NB: Post culled from www.entrepreneur.com
We are facing some troublesome challenges today. The economic effect of COVID-19 is being felt on all fronts. It could be directly affecting you, your business or your family, and the uncertainty is scary. You might be lucky to have been moved to remote work, but that presents its own difficulties.
Compartmentalizing might provide a solution to that stress. This is the process of singling out an issue and applying all your energy and attention to it. In the psychology world, compartmentalizing is considered a defense or coping mechanism, but when used correctly, it can be an effective way of solving problems. Here are a few ways compartmentalizing can help you.
1. Removing distractions.
The biggest obstacle of productivity is the constant presence of distractions. It’s easy for us to divert our attention to our cell phone or social media accounts and waste precious time. When you sit down to get some work done, set your phone on Do Not Disturb. Close any unnecessary tabs on your computer that can get in the way. The more you do to focus on the task at hand, the more efficient you will be and the faster you can get it done.
Your environment plays a big part in your productivity as well. Determine how your workspace should be set up in order to avoid distractions. This might be solved by working behind closed doors. Soft instrumental music and a tidy workspace can prevent your mind from wandering, dramatically improving your focus on the important tasks at hand.
2. Scheduling your day.
A daily schedule can help bring order to your life and ensure that you’re devoting plenty of time to the most important things. Plan out your day so you can focus on what needs to be done by the end of it. Having those things on your schedule makes sure that you’re giving time to the most pressing tasks that day. Using a productivity app helps you visualize your day more effectively. These apps also give you statistical feedback on how you are spending your time, which can help you make adjustments for the following day.
As part of your routine, you can dedicate a time specifically for planning. Maybe take your Friday afternoon to review the upcoming week and organize it as necessary. This includes adding information and ranking your tasks by order of importance. Getting this all done at once removes the need to stress over your calendar at the end of each day.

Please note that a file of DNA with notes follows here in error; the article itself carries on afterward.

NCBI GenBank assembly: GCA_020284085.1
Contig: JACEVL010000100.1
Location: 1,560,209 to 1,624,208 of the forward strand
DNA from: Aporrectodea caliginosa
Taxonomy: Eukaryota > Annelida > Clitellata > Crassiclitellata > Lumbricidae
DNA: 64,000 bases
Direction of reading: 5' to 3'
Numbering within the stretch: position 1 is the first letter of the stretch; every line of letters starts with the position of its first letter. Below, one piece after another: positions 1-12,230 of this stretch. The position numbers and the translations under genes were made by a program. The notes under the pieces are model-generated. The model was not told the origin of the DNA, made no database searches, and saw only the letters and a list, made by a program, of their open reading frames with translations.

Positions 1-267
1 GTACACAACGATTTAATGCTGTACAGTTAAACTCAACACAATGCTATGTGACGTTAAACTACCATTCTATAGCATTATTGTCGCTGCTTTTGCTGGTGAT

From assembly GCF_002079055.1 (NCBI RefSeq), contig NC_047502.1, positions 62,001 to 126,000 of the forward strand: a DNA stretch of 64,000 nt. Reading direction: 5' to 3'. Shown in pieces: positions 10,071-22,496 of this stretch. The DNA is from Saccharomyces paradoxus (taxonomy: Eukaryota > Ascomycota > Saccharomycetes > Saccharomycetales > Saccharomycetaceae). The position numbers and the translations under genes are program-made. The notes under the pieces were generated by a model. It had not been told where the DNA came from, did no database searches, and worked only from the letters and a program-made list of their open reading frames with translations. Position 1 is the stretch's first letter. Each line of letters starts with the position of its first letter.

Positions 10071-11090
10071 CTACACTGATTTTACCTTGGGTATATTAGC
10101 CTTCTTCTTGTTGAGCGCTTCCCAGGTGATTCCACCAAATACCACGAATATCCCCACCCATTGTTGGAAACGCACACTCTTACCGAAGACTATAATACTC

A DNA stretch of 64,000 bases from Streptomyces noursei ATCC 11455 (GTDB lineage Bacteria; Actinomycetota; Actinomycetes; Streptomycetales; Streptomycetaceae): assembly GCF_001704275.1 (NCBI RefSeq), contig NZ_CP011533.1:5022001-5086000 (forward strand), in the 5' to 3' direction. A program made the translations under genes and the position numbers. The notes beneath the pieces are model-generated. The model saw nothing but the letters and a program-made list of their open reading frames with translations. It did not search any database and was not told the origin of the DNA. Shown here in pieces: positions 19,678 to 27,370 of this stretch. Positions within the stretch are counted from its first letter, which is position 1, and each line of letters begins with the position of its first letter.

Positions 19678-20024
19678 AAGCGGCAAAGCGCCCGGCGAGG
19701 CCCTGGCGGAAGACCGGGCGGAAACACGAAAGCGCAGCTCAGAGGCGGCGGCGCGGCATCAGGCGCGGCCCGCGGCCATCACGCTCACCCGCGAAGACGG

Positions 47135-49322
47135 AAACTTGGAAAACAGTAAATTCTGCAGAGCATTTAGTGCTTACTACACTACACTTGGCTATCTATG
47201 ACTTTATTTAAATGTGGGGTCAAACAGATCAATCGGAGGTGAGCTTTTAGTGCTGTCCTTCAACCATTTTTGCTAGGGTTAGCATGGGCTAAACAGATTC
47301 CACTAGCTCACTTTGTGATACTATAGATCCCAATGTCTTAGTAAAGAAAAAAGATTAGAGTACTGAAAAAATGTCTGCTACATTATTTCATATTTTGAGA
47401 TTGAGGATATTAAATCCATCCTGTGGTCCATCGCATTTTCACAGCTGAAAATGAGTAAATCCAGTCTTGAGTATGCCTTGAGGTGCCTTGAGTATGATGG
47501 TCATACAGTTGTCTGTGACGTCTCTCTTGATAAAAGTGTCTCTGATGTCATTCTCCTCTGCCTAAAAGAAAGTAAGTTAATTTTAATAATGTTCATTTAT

3. Make time to clear your mind.
While getting work done is necessary, it is equally important to make sure you are making time for family and scheduling much-needed breaks.
Without supervision in your home, it’s up to you not only to be productive, but to also make sure you are taking care of yourself. Scheduling a half hour to go on a walk or 15 minutes to take a coffee break helps you block off the time you need for yourself. Consider trying meditation in the morning or setting aside an afternoon to read a book. These productive yet relaxing activities can help you unwind and relieve stress.
4. Leave work at work.
Some days, it’s hard not to think about work when you’re at home. As an entrepreneur myself, my work is frequently on my mind. Leaving work at work, and the stress it often brings, helps me to be more present with my family. It’s very important to me that they get the best version of myself. Worrying about work when I’m at home can actually do more harm than good.
Separating the professional and personal becomes especially difficult when you are working from home. Compartmentalizing projects can help you get one thing done and then focus on the next. After completing an assignment, make the conscious decision to move forward.
It’s time to focus on yourself. If one of these suggestions doesn’t work for you, try something else. The way you work best will be different than the way I do. While compartmentalizing may not be for everyone, trying different methods of success will eventually get you to where you want to go.
Written by John Rampton